Jack

Monday, July 1, 2013

Please, let it go.

I though it would calm down after RSA earlier this year, all the hype and nonsense about “active defense” and “hacking back”.  But is hasn’t.  Sure, there have been ebbs and flows, but the nonsense continues.  I guess it’s my turn to add to it.

If you have had your first serious discussions about “active defense” and/or “hacking back” in the past year or so you are either new to the business, or are negligent.  Period.

If you make the claim that “active defense” is only a euphemism for “hacking back”, you are either hyping an agenda, or selling a (probably outdated) security model.  Or perhaps you’ve just been misled by the previously mentioned shysters.  By my count that’s three flavors of wrong, although one may be slightly less bitter.

Let’s start with “active defense”.  It is not a new idea, and it doesn’t necessarily mean hacking back.  It may encompass counterattacks, but there are a lot of active defenses far short of attack.  Call it what you want, active defense, or offensive countermeasures (as John Strand and Paul Asadoorian have called it), or devious defense, or maybe just “not lying there and taking it passively”.  If an action causes you or a system to take a corrective or defensive action- that is “active”.  Try too many bad passwords- we’ll lock the account.  That’s active (if somewhat lethargic) and very old.  IPS?  IDS triggering scripts to block traffic?  Those are not new, and are not passive.  (Although, as Chris Hoff posits in a recent post, most inline defenses are deployed in passive mode).  In Ye Olden Days we could even take the “active” defense of contacting an ISP and asking them to block someone (yes, kiddies, once upon a time this actually worked, albeit sporadically).  How about tools like Ben Jackson’s cool WebLabyrinth- that’s certainly active.  Sure, you can cross over to things like setting traps which report back to you when files are taken, or hiding malware in tempting looking docs- but those are one end of a long scale, and still fall short of directly attacking your attackers.  And about that “attacking your attackers” thing- if you have ever defended a network under attack and not done a little “thought exercise” about buying some temporary relief via counterstrike… well, your heart is more pure than mine and many others I know.  Also, if you believe that digital counterstrikes haven’t been an “off-menu” offering for some boutique (and probably not-so-boutique) consultancies for quite a while… let’s just say you can stop waiting for the Easter Bunny.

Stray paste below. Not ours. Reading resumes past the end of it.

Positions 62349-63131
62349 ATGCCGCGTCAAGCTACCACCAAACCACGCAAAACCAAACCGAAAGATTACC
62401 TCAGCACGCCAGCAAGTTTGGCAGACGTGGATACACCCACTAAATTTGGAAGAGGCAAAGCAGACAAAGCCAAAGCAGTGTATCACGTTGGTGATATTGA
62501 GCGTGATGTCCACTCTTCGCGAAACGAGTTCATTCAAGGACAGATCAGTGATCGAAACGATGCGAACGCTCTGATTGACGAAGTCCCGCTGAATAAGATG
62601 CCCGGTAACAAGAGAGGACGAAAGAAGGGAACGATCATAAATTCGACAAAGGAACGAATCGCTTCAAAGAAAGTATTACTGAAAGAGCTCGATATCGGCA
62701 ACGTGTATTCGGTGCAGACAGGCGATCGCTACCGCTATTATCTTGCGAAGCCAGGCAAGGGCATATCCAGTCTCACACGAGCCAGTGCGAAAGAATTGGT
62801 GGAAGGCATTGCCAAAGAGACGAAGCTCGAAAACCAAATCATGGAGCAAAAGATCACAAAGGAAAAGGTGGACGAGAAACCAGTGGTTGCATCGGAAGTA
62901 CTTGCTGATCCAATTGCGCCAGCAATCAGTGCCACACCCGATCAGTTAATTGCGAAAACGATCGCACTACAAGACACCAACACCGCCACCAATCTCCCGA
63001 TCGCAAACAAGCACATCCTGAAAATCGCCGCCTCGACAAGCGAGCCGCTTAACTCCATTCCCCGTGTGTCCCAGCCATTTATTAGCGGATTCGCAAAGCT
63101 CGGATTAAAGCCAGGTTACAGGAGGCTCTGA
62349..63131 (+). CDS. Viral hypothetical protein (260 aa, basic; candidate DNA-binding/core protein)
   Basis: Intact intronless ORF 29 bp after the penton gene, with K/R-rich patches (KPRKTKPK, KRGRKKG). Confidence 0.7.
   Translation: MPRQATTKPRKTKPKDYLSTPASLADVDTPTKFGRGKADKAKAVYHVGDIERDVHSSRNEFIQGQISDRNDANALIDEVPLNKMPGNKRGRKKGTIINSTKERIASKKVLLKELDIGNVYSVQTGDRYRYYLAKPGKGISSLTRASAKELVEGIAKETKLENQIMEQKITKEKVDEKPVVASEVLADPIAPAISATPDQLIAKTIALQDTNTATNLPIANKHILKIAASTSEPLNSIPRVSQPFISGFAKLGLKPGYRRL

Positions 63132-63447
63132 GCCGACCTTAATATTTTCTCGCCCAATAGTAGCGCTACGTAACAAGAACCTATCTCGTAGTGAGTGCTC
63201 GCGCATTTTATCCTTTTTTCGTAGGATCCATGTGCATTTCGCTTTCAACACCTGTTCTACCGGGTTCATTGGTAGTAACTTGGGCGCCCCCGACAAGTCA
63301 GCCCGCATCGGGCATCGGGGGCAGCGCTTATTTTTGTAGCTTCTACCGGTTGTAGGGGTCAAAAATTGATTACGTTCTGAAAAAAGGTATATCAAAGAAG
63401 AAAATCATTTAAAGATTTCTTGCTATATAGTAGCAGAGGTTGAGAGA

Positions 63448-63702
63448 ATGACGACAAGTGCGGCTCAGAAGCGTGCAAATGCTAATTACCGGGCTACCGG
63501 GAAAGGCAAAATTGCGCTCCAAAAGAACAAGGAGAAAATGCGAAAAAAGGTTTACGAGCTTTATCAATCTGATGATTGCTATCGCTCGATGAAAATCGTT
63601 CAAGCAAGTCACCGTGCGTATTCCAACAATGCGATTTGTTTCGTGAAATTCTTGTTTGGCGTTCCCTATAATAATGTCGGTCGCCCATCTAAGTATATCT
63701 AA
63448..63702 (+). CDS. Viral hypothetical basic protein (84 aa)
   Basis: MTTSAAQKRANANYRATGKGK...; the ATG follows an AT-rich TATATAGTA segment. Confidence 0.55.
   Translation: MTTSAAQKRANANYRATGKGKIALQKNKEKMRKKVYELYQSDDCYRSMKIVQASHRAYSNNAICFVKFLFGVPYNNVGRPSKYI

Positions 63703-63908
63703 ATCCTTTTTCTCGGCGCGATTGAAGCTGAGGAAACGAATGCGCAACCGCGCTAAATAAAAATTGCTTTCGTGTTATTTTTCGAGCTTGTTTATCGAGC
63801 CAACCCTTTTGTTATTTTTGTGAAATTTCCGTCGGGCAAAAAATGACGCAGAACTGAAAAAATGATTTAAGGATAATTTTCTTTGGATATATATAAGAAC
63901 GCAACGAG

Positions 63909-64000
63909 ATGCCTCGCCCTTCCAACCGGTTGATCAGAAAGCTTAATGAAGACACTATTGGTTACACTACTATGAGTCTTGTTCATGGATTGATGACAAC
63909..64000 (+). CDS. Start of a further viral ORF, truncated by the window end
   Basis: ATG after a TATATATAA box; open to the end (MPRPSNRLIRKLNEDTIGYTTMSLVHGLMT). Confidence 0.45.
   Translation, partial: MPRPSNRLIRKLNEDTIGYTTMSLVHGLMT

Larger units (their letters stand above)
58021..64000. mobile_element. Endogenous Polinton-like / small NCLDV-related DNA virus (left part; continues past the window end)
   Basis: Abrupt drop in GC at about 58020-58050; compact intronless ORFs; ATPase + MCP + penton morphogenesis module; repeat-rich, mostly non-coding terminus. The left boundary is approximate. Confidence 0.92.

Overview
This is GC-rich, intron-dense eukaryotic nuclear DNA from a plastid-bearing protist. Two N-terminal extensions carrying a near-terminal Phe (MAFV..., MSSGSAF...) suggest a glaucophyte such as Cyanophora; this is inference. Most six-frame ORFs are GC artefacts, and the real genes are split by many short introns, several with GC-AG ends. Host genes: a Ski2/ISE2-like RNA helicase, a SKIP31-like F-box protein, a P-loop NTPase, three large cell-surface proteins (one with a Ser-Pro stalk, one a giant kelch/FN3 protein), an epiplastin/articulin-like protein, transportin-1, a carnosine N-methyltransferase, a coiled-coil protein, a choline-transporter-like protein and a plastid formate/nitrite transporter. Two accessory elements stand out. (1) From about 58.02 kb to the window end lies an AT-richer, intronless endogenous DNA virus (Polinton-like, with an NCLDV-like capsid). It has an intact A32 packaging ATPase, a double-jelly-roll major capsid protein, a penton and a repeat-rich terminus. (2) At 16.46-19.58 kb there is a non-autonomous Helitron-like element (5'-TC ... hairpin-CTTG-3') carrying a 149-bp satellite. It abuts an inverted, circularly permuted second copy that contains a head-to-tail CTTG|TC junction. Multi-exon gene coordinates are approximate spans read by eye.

Oh, and the “but, but, attribution”, “blaming victims”, and “attacking innocent bystanders” stuff?  Yeah, no.  I’m so sick of this nonsense I’m going into dangerous territory and using an inappropriate and incendiary metaphor. You’ve been warned.

If you you fail to secure your firearms and someone steals them, then uses them in the commission of a crime…

(I told you it was going to be bad).  Backing away from extreme hyperbole now- my point is that if you can identify a source or relay point in an attack, you have likely identified a negligent party who is probably also a victim, but I’m not giving them a blanket grant of innocence.  This does not necessarily mean I support attacking them, but let’s be honest about their unwitting complicity in Crimes Against the Internet.  To me, this changes the nature of what *might* be an acceptable counterattack from “rm –rf” to “shutdown –h now”.  Yes, yes- it isn’t illegal to be negligent on the Internet, but the laws are so far behind the technology that they are largely irrelevant until YOU get caught up in them.

A few months ago Dan Geer took a pro- “offensive defense” position on the Risky Business podcast episode 273.  It is worth a listen, and I largely agree.  I’m not suggesting you start attacking things unless and until the laws change and your organization has serious and candid conversations on the ramifications of your actions- it is not a course of action for the unskilled or faint of heart.  For most, I think effort would be better spent improving defense and response instead of engaging in digital combat, but for some I believe it could be a viable option.  For some, it has been and will remain a viable option (debate ethics, legality, and liability all you want, that doesn’t change the fact that it has happened and will continue to happen).

Now can we please have some adult conversations about these topics, and stop the faux-naivety and real hype?  Oh, wait, InfoSec.  Right, nevermind.

 

Jack